Mean­while, Mah­mud Hos­sain, chief cor­po­rate af­fairs of­fi­cer at Grameenphone says: “Chil­dren who be­long to the in­dige­nous com­mu­nity have no in­ter­net ac­cess. The school is our ef­fort to give such ac­cess to the in­dige­nous chil­dren. It is the 3G net­work that has cre­ated the op­por­tu­nity to en­sure in­ter­net for all.”

The Jaago Foun­da­tion, which is re­spon­si­ble for pro­vid­ing phys­i­cal sup­port in the class­rooms and designing the on­line cur­ric­ula for all the classes, said the stu­dents along with their fam­i­lies, had never pre­vi­ously dreamed that ba­sic ed­u­ca­tion would ever be pos­si­ble for them. The next clos­est school for the folks living there is roughly five kilo­me­ters away, which in the hill tracts is an even more ar­du­ous area. The on­line school has cre­ated an op­por­tu­nity for chil­dren be­cause their im­pov­er­ished par­ents don't have to bear the ex­penses for their ed­u­ca­tion and they also don't have to com­mute far from their vil­lage. "Con­sid­er­ing our fi­nan­cial sit­u­a­tion, think­ing about our daugh­ter’s ed­u­ca­tion was a luxury we just couldn't af­ford since school­ing was too ex­pen­sive. More­over, my daugh­ter needed ex­tra care," says Afroja Khatun, a lo­cal whose daugh­ter Mukti goes to the Ban­dar­ban on­line school. "I al­ways wished for a nor­mal life for my daugh­ter."

So how does an on­line class­room work? Chil­dren are ad­mit­ted to a class spe­cially geared to teach the stu­dents the man­ners and eti­quette that come with on­line ed­u­ca­tion. To main­tain this at­mos­phere, stu­dents are not ad­mit­ted to higher classes from out­side, but pro­moted in­ter­nally . Two classes now ex­ist, with 30 to 40 stu­dents in each. Ro­ta­tion is main­tained in the seat­ing ar­range­ment so that each stu­dent may have a chance at prox­im­ity with the teacher and vice versa.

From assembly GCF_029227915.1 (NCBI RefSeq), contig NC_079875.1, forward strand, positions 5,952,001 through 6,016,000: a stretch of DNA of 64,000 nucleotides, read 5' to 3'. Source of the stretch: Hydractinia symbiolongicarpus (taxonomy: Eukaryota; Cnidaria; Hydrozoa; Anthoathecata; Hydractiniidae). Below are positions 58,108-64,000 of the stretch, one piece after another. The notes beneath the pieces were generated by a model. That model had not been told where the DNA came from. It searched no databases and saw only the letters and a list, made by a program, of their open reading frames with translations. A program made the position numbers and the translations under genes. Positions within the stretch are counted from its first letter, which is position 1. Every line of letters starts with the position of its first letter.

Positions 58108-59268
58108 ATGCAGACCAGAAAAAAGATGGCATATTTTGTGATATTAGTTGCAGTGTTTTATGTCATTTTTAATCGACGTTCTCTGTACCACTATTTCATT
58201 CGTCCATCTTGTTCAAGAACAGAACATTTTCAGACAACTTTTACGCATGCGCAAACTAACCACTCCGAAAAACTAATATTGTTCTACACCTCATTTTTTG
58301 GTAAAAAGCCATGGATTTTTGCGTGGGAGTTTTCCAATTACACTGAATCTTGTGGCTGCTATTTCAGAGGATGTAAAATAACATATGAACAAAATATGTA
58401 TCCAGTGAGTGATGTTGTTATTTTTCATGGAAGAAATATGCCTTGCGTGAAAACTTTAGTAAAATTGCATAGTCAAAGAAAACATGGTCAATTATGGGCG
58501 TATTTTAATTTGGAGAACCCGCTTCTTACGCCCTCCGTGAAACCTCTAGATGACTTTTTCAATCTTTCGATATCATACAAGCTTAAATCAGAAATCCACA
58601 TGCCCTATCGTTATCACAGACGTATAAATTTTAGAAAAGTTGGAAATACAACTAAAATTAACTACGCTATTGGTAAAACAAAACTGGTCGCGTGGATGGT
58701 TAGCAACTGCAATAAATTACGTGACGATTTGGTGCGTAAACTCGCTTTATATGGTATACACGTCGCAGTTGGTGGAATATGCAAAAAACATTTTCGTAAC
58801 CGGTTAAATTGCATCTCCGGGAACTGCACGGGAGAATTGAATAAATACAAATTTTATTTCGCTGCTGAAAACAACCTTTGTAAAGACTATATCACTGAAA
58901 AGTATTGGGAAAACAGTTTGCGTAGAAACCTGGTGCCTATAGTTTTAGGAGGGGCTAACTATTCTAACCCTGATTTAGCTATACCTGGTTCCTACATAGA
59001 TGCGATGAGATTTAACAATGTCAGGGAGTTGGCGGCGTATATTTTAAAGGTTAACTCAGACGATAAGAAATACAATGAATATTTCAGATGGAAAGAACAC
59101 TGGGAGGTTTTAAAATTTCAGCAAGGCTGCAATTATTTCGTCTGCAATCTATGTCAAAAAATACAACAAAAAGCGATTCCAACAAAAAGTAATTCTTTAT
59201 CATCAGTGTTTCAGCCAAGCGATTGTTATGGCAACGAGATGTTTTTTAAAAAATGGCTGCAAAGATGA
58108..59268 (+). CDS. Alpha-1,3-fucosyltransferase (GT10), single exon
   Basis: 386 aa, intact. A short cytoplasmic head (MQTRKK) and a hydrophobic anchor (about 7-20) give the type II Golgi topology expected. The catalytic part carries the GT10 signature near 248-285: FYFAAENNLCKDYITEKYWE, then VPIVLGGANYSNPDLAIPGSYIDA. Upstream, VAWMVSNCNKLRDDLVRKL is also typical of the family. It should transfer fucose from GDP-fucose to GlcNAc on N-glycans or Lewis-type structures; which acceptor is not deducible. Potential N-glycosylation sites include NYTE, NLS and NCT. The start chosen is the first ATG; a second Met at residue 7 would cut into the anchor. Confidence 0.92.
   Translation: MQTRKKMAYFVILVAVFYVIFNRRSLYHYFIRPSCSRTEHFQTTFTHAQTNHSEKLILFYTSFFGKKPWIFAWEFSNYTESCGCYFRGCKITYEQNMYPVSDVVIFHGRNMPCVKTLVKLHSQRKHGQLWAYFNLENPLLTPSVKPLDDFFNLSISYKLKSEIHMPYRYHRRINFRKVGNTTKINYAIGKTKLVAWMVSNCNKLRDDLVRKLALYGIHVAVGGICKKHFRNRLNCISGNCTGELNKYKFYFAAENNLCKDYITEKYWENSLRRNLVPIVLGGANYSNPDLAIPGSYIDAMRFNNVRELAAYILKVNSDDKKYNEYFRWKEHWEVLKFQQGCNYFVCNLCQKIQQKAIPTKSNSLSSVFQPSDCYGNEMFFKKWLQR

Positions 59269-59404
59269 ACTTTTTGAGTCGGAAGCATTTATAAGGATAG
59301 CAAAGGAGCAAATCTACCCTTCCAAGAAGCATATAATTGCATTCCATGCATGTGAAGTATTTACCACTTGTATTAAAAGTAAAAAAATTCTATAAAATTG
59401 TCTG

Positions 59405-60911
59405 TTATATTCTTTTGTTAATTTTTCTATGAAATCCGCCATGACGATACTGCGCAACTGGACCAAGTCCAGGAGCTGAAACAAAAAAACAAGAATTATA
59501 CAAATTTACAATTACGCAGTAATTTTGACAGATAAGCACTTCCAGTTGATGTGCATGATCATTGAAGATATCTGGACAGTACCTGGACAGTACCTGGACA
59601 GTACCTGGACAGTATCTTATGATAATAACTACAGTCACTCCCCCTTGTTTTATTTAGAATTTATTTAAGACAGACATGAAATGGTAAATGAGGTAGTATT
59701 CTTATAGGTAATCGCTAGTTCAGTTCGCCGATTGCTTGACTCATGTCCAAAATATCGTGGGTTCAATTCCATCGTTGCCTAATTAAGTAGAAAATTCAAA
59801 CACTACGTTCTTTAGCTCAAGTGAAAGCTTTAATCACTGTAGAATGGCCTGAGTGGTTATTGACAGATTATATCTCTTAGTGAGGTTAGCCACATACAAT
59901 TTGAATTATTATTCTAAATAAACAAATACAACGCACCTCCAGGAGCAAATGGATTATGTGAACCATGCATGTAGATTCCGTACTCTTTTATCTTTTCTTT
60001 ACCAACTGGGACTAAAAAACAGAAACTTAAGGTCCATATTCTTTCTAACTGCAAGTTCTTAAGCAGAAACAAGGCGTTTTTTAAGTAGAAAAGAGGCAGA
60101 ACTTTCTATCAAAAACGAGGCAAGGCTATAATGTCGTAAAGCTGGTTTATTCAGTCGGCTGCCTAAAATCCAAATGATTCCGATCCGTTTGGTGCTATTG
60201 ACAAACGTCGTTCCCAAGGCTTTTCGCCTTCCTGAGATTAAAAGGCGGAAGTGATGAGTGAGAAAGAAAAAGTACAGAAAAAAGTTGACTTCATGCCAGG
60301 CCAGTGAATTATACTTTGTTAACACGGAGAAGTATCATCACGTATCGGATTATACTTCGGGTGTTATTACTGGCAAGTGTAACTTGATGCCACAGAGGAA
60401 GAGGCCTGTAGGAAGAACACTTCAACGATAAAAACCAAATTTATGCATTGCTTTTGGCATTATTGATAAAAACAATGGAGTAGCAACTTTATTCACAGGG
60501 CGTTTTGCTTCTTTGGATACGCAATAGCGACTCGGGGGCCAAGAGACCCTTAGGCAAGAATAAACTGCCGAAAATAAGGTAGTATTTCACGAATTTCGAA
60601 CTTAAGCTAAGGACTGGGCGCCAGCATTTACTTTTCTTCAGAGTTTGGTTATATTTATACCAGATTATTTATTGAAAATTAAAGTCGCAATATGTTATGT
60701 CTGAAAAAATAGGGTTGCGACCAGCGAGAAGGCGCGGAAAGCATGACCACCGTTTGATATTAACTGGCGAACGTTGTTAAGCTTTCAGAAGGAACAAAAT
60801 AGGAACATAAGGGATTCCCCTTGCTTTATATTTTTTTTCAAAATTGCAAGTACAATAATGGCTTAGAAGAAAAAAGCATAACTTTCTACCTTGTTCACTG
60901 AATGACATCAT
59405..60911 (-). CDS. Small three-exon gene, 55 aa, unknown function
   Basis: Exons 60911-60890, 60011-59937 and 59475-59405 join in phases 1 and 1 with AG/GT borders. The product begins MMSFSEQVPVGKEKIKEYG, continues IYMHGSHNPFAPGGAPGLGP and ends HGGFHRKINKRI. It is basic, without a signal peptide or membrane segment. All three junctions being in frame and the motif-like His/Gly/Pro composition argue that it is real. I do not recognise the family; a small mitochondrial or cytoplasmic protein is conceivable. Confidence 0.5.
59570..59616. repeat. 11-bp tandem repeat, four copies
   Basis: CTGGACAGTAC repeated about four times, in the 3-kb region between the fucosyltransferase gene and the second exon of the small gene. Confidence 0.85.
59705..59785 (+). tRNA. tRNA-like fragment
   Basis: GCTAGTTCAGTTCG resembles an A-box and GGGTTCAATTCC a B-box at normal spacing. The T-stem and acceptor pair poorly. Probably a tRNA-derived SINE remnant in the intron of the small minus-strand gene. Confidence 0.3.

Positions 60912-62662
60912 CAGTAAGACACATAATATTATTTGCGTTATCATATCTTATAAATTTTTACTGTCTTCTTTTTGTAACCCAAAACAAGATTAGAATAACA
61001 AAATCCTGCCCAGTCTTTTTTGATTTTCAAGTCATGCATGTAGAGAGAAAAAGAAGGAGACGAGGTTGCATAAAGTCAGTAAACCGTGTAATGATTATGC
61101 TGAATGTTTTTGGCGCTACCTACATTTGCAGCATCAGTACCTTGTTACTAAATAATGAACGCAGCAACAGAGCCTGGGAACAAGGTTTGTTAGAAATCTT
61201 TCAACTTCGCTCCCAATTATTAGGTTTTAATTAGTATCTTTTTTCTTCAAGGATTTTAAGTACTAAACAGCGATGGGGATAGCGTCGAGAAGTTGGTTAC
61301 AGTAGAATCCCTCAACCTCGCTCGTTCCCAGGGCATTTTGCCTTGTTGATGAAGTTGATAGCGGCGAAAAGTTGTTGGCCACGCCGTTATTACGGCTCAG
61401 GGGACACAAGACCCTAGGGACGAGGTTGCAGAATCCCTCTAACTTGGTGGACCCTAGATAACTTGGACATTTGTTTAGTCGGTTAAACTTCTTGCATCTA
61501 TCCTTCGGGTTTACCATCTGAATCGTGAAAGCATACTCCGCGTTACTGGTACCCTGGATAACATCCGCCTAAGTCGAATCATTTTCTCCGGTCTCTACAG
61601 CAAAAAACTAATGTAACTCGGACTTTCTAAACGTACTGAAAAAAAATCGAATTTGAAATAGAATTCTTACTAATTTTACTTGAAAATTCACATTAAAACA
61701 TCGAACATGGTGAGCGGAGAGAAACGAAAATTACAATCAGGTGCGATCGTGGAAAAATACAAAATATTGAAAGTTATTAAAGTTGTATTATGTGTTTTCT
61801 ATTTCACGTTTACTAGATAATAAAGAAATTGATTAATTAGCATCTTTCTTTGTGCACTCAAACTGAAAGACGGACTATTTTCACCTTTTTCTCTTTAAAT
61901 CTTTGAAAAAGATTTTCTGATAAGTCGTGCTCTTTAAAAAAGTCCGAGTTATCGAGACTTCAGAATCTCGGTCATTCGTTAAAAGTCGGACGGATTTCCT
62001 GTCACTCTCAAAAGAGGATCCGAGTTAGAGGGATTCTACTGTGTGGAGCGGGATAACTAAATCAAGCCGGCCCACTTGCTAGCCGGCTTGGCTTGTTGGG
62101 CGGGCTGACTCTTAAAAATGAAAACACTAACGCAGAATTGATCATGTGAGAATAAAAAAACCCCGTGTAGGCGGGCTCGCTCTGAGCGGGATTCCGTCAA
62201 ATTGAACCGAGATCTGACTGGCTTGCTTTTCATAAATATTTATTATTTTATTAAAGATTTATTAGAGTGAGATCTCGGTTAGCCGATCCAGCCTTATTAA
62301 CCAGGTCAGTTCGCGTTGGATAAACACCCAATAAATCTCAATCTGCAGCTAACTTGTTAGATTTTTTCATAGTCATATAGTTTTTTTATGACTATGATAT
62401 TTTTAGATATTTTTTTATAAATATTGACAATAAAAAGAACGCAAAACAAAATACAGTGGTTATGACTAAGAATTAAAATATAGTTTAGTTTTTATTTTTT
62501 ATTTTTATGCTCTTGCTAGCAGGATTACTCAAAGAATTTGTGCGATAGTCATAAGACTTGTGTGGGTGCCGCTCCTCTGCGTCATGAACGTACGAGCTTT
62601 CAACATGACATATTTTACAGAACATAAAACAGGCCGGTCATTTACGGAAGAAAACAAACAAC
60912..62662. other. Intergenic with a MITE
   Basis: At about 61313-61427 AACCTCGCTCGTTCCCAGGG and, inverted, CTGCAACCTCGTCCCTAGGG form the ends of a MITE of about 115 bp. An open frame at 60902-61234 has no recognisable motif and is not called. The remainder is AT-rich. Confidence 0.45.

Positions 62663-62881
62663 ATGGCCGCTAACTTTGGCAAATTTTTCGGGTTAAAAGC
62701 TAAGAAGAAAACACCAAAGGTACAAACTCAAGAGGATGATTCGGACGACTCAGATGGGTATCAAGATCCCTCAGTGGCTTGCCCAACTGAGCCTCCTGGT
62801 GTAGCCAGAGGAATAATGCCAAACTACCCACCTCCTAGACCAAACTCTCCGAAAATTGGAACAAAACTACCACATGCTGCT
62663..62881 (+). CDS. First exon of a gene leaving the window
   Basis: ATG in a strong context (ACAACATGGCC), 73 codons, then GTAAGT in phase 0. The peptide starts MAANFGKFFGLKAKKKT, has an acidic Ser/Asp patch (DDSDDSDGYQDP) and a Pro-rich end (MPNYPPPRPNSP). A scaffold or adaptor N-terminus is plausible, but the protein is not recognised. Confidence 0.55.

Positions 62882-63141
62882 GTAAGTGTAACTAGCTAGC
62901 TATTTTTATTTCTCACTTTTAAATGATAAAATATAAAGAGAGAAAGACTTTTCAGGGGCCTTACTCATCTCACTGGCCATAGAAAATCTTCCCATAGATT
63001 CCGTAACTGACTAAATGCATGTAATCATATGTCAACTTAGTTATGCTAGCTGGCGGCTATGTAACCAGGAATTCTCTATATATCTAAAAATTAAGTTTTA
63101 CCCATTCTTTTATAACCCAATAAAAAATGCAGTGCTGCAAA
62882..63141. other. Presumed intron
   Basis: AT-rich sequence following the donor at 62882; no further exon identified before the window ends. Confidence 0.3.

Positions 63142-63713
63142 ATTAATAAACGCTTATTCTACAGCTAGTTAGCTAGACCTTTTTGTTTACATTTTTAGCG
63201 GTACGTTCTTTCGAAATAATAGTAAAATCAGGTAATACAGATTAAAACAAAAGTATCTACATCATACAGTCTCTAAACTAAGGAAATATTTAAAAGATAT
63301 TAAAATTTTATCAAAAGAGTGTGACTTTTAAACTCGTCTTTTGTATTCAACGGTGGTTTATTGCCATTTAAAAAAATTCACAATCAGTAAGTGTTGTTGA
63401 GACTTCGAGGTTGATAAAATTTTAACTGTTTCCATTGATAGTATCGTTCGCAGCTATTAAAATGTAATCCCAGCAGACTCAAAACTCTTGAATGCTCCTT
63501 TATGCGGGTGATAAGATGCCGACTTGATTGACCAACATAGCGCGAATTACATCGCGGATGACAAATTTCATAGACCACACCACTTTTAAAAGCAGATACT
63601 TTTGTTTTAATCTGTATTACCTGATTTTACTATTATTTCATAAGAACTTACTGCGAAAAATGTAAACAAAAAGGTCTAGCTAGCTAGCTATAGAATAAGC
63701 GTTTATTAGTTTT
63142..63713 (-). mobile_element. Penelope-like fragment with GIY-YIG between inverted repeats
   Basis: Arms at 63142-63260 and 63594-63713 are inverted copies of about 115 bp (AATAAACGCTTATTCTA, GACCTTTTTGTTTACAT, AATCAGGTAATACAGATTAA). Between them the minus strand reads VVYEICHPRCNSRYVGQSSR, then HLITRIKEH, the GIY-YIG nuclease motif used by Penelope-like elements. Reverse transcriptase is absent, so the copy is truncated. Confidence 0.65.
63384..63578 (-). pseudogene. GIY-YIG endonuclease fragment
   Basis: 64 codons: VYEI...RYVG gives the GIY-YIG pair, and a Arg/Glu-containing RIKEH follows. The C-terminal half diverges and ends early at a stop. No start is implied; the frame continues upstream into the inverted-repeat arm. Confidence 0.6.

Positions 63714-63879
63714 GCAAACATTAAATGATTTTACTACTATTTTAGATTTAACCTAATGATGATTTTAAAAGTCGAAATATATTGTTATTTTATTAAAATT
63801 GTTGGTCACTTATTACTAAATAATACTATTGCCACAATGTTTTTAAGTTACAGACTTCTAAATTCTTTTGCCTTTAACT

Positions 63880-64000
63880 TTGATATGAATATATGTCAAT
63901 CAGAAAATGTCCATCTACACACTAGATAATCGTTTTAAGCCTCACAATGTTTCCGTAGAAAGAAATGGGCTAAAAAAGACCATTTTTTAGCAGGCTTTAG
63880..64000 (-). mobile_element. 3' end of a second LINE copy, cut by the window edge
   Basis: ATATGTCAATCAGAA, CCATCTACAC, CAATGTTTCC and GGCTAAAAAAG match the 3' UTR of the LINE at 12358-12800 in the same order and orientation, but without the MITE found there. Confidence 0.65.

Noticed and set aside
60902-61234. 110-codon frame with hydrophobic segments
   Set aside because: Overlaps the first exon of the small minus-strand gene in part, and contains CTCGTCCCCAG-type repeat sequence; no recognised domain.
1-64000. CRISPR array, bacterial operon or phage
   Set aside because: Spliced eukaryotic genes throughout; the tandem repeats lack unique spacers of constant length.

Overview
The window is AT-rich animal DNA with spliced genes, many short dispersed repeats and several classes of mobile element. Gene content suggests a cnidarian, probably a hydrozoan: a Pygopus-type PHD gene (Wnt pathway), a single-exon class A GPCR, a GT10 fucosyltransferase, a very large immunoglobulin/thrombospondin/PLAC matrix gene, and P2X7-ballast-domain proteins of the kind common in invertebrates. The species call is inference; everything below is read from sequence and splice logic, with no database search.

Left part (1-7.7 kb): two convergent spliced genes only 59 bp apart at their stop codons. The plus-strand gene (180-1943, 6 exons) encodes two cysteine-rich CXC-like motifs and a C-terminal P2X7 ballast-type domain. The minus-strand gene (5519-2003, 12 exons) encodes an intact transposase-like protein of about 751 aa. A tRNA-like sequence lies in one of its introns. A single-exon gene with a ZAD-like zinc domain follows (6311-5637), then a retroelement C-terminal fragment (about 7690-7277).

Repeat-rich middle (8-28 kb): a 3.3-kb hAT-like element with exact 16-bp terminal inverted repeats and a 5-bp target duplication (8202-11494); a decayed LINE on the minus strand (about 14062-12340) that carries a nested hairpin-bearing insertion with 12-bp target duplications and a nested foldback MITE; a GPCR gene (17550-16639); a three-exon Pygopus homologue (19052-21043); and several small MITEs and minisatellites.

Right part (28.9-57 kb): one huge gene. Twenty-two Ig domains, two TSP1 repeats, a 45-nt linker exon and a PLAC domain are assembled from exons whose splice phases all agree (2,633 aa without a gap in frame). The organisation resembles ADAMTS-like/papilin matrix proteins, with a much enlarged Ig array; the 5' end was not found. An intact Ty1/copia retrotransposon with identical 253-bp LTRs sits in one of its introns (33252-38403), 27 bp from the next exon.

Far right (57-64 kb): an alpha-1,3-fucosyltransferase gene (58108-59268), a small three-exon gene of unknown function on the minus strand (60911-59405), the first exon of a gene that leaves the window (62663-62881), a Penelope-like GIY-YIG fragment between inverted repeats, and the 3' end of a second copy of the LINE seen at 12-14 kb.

Since it is dif­fi­cult for teach­ers to con­trol chil­dren with­out phys­i­cal pres­ence, there are mod­er­a­tors present who act as their as­sis­tants

The re­mote ‘class­room’ is con­nected on­line with a class­room in Dhaka where the teacher con­ducts the ses­sion.

and prox­ies when nec­es­sary. The mod­er­a­tors are taken from the lo­cal­ity and their en­gage­ment in the class­room in­stills them with valu­able skills and ex­pe­ri­ence. Af­ter class ends, the teach­ers hold a 10-15 minute dis­cus­sion with the mod­er­a­tors about the day and their les­son plans and ideas for the next day. In the event of a con­nec­tiv­ity is­sue, the mod­er­a­tors may hold the class by them­selves. The tech­nol­ogy used is ba­sic and is suit­able for video con­fer­enc­ing. Nev­er­the­less, it still en­tices the stu­dents and en­cour­ages them to at­tend class.

The cur­ricu­lum fol­lowed by the school is Jaago's own. It is clos­est to the English ver­sion of the na­tional cur­ricu­lum but bor­rows things from other cur­ric­ula as well. The school goes up to class 5, af­ter which stu­dents sit for the na­tional Pri­mary School Cer­tifi­cate (PSC) ex­am­i­na­tion. They can trans­fer to other schools af­ter PSC.

The con­cerned au­thor­i­ties in Bangladesh are hope­ful that this ini­tia­tive will cre­ate an ex­am­ple across the coun­try - that com­mu­ni­ca­tion can over­come any bound­aries – ge­o­graph­i­cal or oth­er­wise. The goal here is to make ed­u­ca­tion the best it can be and ac­ces­si­ble for all and from the looks of it, Bangladesh is on the right track to achiev­ing that tar­get.